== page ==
North Korea Mocks Hawaii Missile False Alarm in Typical Rant
North Korea’s communist regime issued a typical bombastic statement on Tuesday to mock the false missile alarm sent to Hawaii residents ten days ago.
In the statement issued by the state-run Korean Central News Agency, the regime said that Americans are “trembling in fear” of North Korea’s intercontinental ballistic missiles.
Hawaii’s Emergency Management Agency mistakenly sent out a ballistic missile alert on Jan. 13. Officials took 20 minutes to post a Twitter message alerting residents of the mistake and 40 minutes to send an update to residents’ cellphones.
“The U.S. is now on jitters, being seized by fear of the North’s missiles. A ballistic missile threat warning was released throughout Hawaii, U.S.
Hawaii residents received a flash alert on their phones at 8:07 a.m. on Jan. 13 that cautioned: “BALLISTIC MISSILE THREAT INBOUND TO HAWAII. SEEK IMMEDIATE SHELTER. THIS IS NOT A DRILL.”
“The U.S. is now on jitters, being seized by fear of the North’s missiles. A ballistic missile threat warning was released throughout Hawaii, U.S. by a mistake recently,” the statement said according to Fox News. “It is none other than the U.S. which is trembling with fear, stricken by extreme horror and pressure even by a single message and by a flash in the sky.”
Pyongyang went on to caution the United States against escalating the conflict.
“The mindset of the panic-stricken Americans is that the higher the level of confrontation with the DPRK, the world-level nuclear power and a rocket power, the higher the level of disaster to be inflicted upon them,” the statement said.
Hawaii residents received a flash alert on their phones at 8:07 a.m. on Jan. 13: “BALLISTIC MISSILE THREAT INBOUND TO HAWAII. SEEK IMMEDIATE SHELTER. THIS IS NOT A DRILL.”
Hawaii Gov. David Ige apologized profusely for the delay in issuing a clarification following the false alarm. He said that the delay was caused by his forgetting his Twitter username and password.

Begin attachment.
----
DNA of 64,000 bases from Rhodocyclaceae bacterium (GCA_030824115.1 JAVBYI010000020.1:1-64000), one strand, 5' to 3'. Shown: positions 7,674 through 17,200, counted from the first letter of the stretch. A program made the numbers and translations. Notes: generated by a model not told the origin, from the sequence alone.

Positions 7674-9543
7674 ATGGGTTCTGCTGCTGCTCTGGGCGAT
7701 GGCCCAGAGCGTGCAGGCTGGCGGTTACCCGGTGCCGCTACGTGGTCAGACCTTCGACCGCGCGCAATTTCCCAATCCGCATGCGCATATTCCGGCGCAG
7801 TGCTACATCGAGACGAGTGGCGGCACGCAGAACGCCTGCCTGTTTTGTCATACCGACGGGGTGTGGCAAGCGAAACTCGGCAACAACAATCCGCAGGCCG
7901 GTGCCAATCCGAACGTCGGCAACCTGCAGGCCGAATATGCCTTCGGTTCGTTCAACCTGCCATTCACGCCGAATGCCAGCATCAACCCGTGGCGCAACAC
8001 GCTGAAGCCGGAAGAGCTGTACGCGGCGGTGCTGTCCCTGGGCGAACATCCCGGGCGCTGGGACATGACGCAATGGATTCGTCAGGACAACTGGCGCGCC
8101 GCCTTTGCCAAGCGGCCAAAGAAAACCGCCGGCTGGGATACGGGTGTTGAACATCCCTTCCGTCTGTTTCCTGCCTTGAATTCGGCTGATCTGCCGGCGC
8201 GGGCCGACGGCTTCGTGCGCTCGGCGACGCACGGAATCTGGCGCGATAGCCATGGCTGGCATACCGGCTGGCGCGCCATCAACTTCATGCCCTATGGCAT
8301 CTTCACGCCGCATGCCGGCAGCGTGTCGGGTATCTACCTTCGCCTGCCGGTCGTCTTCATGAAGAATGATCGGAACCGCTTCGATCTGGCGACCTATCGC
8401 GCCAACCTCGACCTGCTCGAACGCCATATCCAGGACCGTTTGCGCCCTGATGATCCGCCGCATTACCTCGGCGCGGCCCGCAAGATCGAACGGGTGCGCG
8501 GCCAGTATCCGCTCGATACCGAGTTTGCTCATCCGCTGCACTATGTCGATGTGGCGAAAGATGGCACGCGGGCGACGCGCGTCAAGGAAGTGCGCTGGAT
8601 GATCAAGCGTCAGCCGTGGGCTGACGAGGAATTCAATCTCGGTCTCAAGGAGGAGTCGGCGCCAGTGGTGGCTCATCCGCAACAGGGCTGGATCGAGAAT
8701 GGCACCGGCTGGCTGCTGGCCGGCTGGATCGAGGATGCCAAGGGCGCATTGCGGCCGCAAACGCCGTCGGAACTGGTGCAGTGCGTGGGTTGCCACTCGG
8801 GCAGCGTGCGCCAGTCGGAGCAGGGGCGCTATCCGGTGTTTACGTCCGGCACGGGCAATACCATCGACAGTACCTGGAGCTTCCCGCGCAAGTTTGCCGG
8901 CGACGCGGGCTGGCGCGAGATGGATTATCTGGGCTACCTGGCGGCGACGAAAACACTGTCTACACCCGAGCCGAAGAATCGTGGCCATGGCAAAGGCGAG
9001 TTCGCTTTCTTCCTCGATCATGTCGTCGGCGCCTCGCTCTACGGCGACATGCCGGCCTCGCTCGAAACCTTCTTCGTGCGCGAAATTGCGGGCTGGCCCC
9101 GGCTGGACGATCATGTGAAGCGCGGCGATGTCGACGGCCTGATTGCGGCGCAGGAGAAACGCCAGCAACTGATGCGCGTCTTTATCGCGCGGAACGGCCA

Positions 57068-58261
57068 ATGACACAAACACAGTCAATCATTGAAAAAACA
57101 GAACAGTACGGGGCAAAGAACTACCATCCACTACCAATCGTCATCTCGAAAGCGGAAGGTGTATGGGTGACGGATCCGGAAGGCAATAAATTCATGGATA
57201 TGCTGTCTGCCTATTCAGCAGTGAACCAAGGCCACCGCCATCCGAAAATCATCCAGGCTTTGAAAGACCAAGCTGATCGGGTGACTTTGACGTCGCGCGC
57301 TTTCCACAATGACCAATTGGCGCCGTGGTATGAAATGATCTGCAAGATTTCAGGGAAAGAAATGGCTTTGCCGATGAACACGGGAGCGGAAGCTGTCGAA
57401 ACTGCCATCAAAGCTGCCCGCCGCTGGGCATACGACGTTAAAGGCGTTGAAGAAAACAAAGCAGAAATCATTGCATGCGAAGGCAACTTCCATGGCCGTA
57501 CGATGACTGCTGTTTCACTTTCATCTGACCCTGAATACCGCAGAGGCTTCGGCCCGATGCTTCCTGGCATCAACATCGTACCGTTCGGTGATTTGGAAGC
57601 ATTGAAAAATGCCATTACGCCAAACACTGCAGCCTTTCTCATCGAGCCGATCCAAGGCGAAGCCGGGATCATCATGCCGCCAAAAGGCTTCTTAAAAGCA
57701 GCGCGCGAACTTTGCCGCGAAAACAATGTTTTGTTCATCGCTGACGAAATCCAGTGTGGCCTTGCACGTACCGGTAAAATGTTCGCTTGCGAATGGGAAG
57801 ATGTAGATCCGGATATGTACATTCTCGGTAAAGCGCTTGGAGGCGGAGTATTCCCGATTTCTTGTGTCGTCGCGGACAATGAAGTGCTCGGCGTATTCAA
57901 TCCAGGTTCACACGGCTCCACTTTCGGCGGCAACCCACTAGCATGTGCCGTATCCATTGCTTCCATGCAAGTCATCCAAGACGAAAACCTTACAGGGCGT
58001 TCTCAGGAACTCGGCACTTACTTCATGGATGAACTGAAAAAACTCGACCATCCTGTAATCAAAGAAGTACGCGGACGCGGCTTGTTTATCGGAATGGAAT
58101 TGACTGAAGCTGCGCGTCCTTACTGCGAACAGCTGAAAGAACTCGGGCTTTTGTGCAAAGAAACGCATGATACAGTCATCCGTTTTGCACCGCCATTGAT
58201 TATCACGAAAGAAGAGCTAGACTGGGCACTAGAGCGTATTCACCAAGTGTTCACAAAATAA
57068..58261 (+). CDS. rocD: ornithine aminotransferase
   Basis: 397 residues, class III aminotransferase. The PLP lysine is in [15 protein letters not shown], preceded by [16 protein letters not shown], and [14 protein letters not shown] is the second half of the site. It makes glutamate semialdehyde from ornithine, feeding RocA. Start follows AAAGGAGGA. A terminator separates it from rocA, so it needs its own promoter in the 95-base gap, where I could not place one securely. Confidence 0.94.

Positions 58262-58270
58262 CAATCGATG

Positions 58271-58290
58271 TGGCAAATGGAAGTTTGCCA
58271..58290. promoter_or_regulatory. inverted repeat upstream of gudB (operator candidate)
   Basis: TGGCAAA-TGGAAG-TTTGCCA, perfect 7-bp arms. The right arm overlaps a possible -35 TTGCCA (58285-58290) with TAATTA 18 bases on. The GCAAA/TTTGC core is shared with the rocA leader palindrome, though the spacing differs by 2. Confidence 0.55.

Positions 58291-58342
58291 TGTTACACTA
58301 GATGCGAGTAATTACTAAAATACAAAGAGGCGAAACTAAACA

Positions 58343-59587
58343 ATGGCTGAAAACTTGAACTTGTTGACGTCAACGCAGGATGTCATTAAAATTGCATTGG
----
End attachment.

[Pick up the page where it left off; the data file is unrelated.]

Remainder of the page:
Days later, Japanese broadcaster NHK sent out a false missile alert. The message said that “North Korea appears to have fired a missile,” while no launch actually happened.
“This happened because the equipment to send a news flash onto the Internet had been incorrectly operated,” the broadcaster announced. “We are deeply sorry.”
Despite its predictably overblown rhetoric, North Korea appears to be caving to sanctions and pressure from the United States spearheaded by President Donald Trump. North Korean officials held a rare meeting with their South Korean counterparts about the upcoming Winter Olympics.
The two countries came to an agreement on several points for the games, saying that their athletes will walk in the opening ceremony together under a unification flag. North Korea will also send several athletes and a 140-member orchestra.
South Korea President Moon Jae-in credits Trump’s foreign policy for the North-South talks.
Trump’s offensive on North Korea is consistent with his opposition to communism and socialism, calling out both as disastrous and murderous. North Korea is an example of a late-stage communist regime.
The country is covered with dozens of large-scale labor camps where hundreds of thousands of people are feared to have perished. Meanwhile, the majority of the population is starving, with most of the resources going toward Dictator Kim Jong Un’s dream of building a nuclear missile capable of hitting the U.S. mainland.
“From the Soviet Union to Cuba, Venezuela—wherever through socialism or communism has been adopted, it has delivered anguish, devastation, and failure,” Trump said in September 2017. “Those who preach the tenets of these discredited ideologies only contribute to the continued suffering of the people who live under these cruel systems. America stands with every person living under a brutal regime.”